Hollywood is always on the lookout for the next high-profile book-to-screen adaptation that might yield the next The Revenant, Gone Girl, or even the upcoming The Girl on a Train. While it's true that award-worthy films have predominantly been the ideal endpoint for many of these adaptations, in recent years television has demonstrated an ability to utilize its potential for greater breadth and depth as a way to lure distinguished and not-so distinguished literary adaptations away from the sliver screen. And now that the limited series is the term du jour amongst many in the television industry, it looks as though multiple networks are looking to secure a deal to turn Jonathan Franzen's Purity into a limited series starring Daniel Craig.
The news is surprising for reasons beyond Craig's involvement, as Franzen's latest literary effort was only just published this past September, meaning the wheels on the adaptation were likely moving soon after the novel hit store shelves and quickly found its way onto the New York Times best seller's list. Reportedly, the series is being shopped around at multiple networks, with Showtime, Netflix, Hulu, Amazon, and FX among the potential suitors for the project. All of the networks were supposedly sought out in the hope that one would agree to the 20-episode, direct-to-series order those behind the adaptation are currently seeking.
According to Variety, the production comes from prolific producer Scott Rudin, who has had his hands in everything from The Social Network to Zoolander and its recent sequel. This is familiar territory for Rudin, as he's produced a number of book adaptations, like Wonder Boys, Bringing Out the Dead, Angela's Ashes, The Girl With the Dragon Tattoo, and Joel and Ethan Coen's Best Picture-winning adaptation of Cormac McCarthy's No Country For Old Men. While Rudin's efforts have predominantly been in film, he has seen a shift to television as of late, most notably as a producer on Aaron Sorkin's HBO series, The Newsroom.
In terms of Craig's involvement, the news may only come as a surprise to those who were unaware the actor's statements following his most recent outing as 007 in last November's Spectre. Craig garnered a great deal of attention (negative and otherwise) for his comments regarding the role of James Bond and his future as the suave, globetrotting super spy. This would mark a shift for the actor who has reportedly been interested in doing more dramatic roles in line with what he would be doing in Purity.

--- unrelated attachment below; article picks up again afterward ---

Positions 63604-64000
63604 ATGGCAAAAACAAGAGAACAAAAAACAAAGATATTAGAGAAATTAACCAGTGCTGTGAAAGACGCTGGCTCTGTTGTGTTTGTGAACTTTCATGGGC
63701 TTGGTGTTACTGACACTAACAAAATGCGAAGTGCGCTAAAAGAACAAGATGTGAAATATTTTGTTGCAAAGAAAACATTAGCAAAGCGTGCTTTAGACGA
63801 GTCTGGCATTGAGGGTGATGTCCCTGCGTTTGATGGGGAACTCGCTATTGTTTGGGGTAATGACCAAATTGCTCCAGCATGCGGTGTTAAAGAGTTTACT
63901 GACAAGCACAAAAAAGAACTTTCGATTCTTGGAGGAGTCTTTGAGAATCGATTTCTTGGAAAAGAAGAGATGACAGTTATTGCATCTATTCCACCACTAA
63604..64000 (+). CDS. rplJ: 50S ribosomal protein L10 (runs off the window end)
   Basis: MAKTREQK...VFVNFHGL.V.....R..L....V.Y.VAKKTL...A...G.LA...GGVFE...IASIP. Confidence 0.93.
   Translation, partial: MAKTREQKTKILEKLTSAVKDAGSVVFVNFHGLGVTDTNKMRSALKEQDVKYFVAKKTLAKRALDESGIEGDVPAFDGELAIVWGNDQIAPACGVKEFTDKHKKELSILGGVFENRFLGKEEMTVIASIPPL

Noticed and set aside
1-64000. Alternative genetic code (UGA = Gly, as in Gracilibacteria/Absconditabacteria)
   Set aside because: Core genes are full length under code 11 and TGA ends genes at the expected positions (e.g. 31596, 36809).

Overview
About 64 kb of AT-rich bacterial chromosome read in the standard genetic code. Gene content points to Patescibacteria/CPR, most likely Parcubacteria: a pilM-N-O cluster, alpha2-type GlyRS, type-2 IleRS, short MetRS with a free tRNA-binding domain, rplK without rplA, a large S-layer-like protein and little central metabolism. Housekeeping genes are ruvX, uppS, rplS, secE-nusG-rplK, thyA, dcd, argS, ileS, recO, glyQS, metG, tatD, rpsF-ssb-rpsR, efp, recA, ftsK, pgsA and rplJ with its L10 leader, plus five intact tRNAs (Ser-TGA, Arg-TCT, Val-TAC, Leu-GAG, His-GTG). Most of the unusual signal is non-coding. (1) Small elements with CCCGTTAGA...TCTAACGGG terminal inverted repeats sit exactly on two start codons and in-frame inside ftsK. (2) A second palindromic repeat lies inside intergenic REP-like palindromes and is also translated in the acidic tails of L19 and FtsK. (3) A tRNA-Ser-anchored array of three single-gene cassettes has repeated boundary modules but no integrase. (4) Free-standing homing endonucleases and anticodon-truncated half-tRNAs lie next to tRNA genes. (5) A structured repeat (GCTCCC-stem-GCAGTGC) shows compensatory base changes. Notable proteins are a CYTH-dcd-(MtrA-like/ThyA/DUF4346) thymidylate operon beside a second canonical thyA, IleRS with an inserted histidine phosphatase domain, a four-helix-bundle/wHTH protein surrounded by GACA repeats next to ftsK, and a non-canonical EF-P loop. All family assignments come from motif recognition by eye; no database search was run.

Purity would mark an interesting shift for both Craig and Rudin, and it would certainly be a significant get for any of the networks reportedly involved in the bidding war, as the winning network would land a potentially prestigious series with recognizable names already attached. Furthermore, the book was a bestseller from an author who has himself developed a reputation for being newsworthy beyond his status as an acclaimed author – an element that likely made the adaptation even more desirable for Rudin, Craig, and the networks.
According to Deadline Rudin has tapped writer, director, and actor Todd Field (In the Bedroom) to adapt the series along with Franzen into what is being described as a dark comedy centering on a young woman named Pip who is drowning in student debt and eventually winds up being drawn into a narrative with two other main characters: a hacktivist named Andreas Wolf (Craig) and a dedicated American journalist named Tom Aberant. This would mark the first project from Field since the acclaimed 2006 film Little Children, itself an adaptation of the novel by The Leftovers author and series co-creator Tom Perrotta. That film demonstrated Field's ability to handle dark, often funny material and still have it maintain a literary quality for those who were fans of the source material.
The last time Franzen's name was attached to a potential series was in 2012, when Noah Baumbauch teamed with HBO to adapt the 2001 National Book Award-winning novel The Corrections. Baumbach's series was to star Ewan McGregor, Chris Cooper, Diane Wiest, Maggie Gyllenhaal, Greta Gerwig, and Rhys Ifans in a multi-generational story of a dysfunctional family. Although the pilot was produced, HBO ultimately passed on the series because, as Baumbach put it, it was "too complex" and "too expensive."
It sounds as though Purity is garnering a great deal of attention from several networks and streaming services. Given Craig's involvement, the current state of television, the response to the novel, and the acclaim generally heaped upon Franzen, there is a good chance this ambitious adaptation will actually see the light of day.
Screen Rant will have more details regarding Purity, as they are made available.
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